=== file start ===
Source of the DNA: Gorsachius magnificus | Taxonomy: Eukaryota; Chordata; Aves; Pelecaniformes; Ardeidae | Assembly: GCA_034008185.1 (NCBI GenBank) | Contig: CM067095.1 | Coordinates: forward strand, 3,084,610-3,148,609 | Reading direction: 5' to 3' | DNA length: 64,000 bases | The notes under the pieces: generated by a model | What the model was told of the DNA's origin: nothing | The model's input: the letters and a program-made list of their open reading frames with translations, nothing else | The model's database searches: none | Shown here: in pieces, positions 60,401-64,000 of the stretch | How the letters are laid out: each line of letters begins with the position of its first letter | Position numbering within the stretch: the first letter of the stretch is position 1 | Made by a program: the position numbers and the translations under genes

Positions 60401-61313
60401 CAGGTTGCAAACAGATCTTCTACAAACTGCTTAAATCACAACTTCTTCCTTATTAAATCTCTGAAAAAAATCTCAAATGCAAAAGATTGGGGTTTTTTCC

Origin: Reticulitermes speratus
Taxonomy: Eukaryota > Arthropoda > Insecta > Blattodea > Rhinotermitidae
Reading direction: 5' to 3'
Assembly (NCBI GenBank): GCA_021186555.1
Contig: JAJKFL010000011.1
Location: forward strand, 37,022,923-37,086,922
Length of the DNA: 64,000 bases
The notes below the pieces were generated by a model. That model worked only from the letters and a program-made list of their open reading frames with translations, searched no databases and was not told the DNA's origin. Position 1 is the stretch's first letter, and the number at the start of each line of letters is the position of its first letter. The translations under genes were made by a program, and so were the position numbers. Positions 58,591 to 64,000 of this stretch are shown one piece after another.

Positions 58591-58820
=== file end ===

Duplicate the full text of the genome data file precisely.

Source of the DNA: Gorsachius magnificus | Taxonomy: Eukaryota; Chordata; Aves; Pelecaniformes; Ardeidae | Assembly: GCA_034008185.1 (NCBI GenBank) | Contig: CM067095.1 | Coordinates: forward strand, 3,084,610-3,148,609 | Reading direction: 5' to 3' | DNA length: 64,000 bases | The notes under the pieces: generated by a model | What the model was told of the DNA's origin: nothing | The model's input: the letters and a program-made list of their open reading frames with translations, nothing else | The model's database searches: none | Shown here: in pieces, positions 60,401-64,000 of the stretch | How the letters are laid out: each line of letters begins with the position of its first letter | Position numbering within the stretch: the first letter of the stretch is position 1 | Made by a program: the position numbers and the translations under genes

Positions 60401-61313
60401 CAGGTTGCAAACAGATCTTCTACAAACTGCTTAAATCACAACTTCTTCCTTATTAAATCTCTGAAAAAAATCTCAAATGCAAAAGATTGGGGTTTTTTCC

Origin: Reticulitermes speratus
Taxonomy: Eukaryota > Arthropoda > Insecta > Blattodea > Rhinotermitidae
Reading direction: 5' to 3'
Assembly (NCBI GenBank): GCA_021186555.1
Contig: JAJKFL010000011.1
Location: forward strand, 37,022,923-37,086,922
Length of the DNA: 64,000 bases
The notes below the pieces were generated by a model. That model worked only from the letters and a program-made list of their open reading frames with translations, searched no databases and was not told the DNA's origin. Position 1 is the stretch's first letter, and the number at the start of each line of letters is the position of its first letter. The translations under genes were made by a program, and so were the position numbers. Positions 58,591 to 64,000 of this stretch are shown one piece after another.

Positions 58591-58820